Critical Condition

The Battle Isn’t Over

The U.S. Supreme Court’s 5–4 decision with Chief Justice John Roberts siding with the liberal wing of the court upholds the individual mandate as a tax — not under the Commerce Clause which grants Congress the power to regulate commerce. As of this morning, the Patient Protection and Affordable Care Act is now upheld as constitutional. 

However, there was one small victory in that the Court at least ruled that by restricting the limits of the Commerce Clause, the federal government does not have the authority to create activity for the purpose of regulating it. The good news is the government will not be able to force me to eat broccoli or purchase a Prius against my will. But by maintaining the mandate as a tax, it means that this regressive tax will have the most impact on the middle class. This is something that the president wanted to avoid as he had promised the American people there would be no tax increases on the middle class.

The high court may have deemed Obamacare constitutional, but politicians in both parties realize that this ruling won’t bring about affordable, accessible, quality care for all Americans. Health-care spending already accounts for 17.9 percent of GDP or one-sixth of our economy. According to a study published in Health Affairs, it will reach 20 percent of GDP by 2020 unless changes are made. And for many people, coverage will remain unaffordable.

The president had two main goals for the law: universal coverage and bending the cost curve down. Under Obamacare neither will be accomplished. There will still be 23 million Americans uninsured in 2019 and the cost will be about $2.7 trillion over the decade 2014 to 2024. Already costs are out of control. The Congressional Budget Office projected that between 2010 and 2020, the law would cost $940 billion. However, the cost from this year till 2022 has now been revised to $1.76 trillion. While the Court ruled the law constitutional, it doesn’t mean it is good policy.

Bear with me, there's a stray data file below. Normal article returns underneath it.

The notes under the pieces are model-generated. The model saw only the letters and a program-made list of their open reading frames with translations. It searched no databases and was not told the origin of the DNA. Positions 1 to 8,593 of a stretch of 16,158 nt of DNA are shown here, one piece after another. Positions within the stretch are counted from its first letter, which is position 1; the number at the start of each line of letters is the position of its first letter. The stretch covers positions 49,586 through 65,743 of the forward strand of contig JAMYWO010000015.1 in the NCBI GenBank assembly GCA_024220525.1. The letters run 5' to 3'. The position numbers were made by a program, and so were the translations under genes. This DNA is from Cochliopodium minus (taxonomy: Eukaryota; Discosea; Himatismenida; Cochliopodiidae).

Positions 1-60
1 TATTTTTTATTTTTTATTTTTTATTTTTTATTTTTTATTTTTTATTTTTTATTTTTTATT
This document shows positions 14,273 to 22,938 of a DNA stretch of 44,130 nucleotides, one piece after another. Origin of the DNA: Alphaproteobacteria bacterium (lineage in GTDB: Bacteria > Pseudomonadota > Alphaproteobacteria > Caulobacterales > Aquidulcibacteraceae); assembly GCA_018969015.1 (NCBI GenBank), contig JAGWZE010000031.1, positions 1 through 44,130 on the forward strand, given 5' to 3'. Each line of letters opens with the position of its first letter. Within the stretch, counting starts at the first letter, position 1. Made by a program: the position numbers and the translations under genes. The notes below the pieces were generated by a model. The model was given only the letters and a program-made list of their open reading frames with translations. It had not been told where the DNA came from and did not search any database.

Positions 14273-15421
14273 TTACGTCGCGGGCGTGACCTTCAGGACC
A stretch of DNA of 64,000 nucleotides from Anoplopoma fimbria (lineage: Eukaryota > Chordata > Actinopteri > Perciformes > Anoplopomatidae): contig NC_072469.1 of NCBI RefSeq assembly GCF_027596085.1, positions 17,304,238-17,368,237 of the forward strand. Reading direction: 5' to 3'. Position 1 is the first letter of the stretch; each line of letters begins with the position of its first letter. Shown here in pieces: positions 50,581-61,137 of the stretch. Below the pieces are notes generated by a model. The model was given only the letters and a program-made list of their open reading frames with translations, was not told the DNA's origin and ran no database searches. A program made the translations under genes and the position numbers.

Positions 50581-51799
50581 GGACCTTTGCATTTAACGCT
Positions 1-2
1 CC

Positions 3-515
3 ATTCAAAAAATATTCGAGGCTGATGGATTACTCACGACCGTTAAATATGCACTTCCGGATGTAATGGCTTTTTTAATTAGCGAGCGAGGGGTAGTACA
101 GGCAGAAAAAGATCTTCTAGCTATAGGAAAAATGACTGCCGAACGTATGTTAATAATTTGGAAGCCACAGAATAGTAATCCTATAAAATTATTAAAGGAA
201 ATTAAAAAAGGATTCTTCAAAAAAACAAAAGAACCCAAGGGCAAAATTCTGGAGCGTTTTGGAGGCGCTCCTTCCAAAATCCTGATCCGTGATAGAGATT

The polls have consistently shown that the American people do not support the law. Prior to the decision today, 54 percent of Americans wanted the law repealed. That number held steady following the ruling. And, according to a new Reuters poll, 61 percent of voters want the individual mandate repealed. 

While the decision may be a short-term victory for the president, fortunately, Americans have the chance this fall to put in place a Congress and a president who will dismantle this law as it was created — through the legislative process — and replace it with reforms that actually lower health-care costs and improve the quality of Americans’ care. Chief among these ideas are allowing a health insurance market to develop with high-deductible plans coupled with Health Savings Accounts; allowing consumers to purchase insurance across state lines; changing the federal tax code; state-based medical malpractice reform; Medicare reform that focuses on vouchers/premium support, means-testing, raising the eligibility age; block grants to the states for Medicaid, and focusing on innovation in the medical-device and drug industries so that we all have access to the latest treatments and procedures.

The battle over health-care reform will continue well into the future. Our main goal is to achieve affordable, accessible, quality care for all by empowering doctors and patients, not the federal government.

 Sally C. Pipes is President, CEO, and Taube Fellow in Health Care Studies at the Pacific Research Institute. Her latest book is The Pipes Plan: The Top Ten Ways to Dismantle and Replace Obamacare (Regnery 2012).

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